What I don’t understand is why the emergence of the dangerously transmissible new variants of the virus in the UK, South Africa, and Brazil didn’t scramble the equation for any of them. It’d be one thing if the entire world were in the grip of the same widespread strain; in that case, there’s little additional risk in letting foreigners in so that they can seed new outbreaks. Those outbreaks are already being seeded, rampantly, by Americans. But at a moment when there *are* new variants and we’re in a race against time to get as much of the public vaccinated as possible before those variants become dominant here, it’s bizarre that the White House would risk letting foreigners carry those variants into the U.S. The new protocol about requiring a negative test before flying internationally also makes no sense to me. If you have a three-day window before you depart in which to take that test, it’s possible that you’ll test negative on Wednesday, be infected by the UK variant on Thursday while you’re out and about in London, and then fly into the U.S. on Friday, ultimately infecting dozens of others while you’re here.

The variants are nothing to mess around with:

It’s still early, and data on the variant in Brazil are particularly sparse. In addition to sharing certain mutations, though, these variants [UK, South Africa, Brazil] simply have a large number of mutations, some unique to each variant. Gaining a whole suite of mutations quickly should be a very uncommon event. But with the virus so widespread right now, very uncommon events will happen—and will happen more than once. The usual two-per-month mutation rate may undersell how the coronavirus can mutate in unusual situations. “It’s a little bit of a wake-up call,” Kristian Andersen, a microbiologist at Scripps Research, told me…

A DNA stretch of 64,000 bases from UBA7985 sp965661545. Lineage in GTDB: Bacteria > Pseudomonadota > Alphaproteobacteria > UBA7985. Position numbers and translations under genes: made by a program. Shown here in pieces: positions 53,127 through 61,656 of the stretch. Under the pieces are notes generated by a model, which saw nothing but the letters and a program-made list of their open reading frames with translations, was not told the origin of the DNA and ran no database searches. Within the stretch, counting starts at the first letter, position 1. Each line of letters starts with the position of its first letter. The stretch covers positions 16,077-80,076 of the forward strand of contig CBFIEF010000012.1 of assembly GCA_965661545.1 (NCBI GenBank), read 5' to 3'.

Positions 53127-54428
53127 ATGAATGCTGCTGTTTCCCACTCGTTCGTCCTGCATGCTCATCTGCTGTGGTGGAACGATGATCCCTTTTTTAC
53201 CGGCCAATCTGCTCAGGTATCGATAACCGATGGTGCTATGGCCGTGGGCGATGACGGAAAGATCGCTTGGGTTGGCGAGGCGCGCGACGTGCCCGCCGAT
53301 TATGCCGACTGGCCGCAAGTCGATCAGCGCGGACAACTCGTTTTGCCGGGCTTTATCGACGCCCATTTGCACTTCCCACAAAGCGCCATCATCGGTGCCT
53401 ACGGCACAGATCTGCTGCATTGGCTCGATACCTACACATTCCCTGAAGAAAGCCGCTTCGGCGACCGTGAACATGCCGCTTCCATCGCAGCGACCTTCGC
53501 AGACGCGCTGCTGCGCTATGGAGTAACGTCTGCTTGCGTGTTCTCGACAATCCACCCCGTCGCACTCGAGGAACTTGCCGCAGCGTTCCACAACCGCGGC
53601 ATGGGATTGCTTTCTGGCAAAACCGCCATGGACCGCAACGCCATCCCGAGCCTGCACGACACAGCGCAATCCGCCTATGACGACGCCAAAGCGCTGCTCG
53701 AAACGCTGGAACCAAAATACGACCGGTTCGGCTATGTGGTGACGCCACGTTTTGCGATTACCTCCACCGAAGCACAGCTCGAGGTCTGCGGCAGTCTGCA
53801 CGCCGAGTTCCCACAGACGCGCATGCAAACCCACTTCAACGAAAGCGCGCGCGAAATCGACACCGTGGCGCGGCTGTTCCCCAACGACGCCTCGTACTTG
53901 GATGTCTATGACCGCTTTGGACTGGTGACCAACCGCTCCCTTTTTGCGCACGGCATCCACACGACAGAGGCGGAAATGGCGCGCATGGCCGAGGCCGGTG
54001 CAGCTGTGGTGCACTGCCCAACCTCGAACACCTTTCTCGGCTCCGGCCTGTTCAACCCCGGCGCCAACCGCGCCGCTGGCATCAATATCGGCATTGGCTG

The variants may have evolved in immunocompromised patients who were infected with the virus for months. Normally, Hodcroft says, “your immune system is going to town on it. It’s really trying to beat it up.” But immunocompromised patients mount weaker immune responses. “It becomes almost like a training course for how to live with the human immune system,” she says. That may be why these variants have so many new mutations at once, as if a year or two of evolution has been compressed into months. This is probably quite rare, but with tens of millions of infections around the globe, rare things will show up.

Imagine what other mutations are yet to emerge this spring on this compressed evolutionary schedule. The CDC already suspects that the UK variant will be dominant in the United States within a matter of weeks, and scientists suspect that the South African and Brazilian variants may be better at evading antibodies than the common strain of SARS-CoV-2. Anything we can do to slow the spread of those strains right now while vaccination ramps up is obviously for the best. That starts with not letting in travelers who might be carrying the strain so that they can seed outbreaks of it here.

And Team Biden agrees:

The good news is that Team Trump really does appears to have intended this as a symbolic gesture. The executive order lifting travel restrictions doesn’t take effect until next Tuesday, when the new policy about testing travelers before they fly also takes effect. Biden’s going to rescind Trump’s order before then. The bad news is that all of the new variants are already here and spreading. Keeping out infected foreigners will slow that spread but it’s a matter of time before we have a massive new spike — unless vaccinations ramp up faster than the variants do.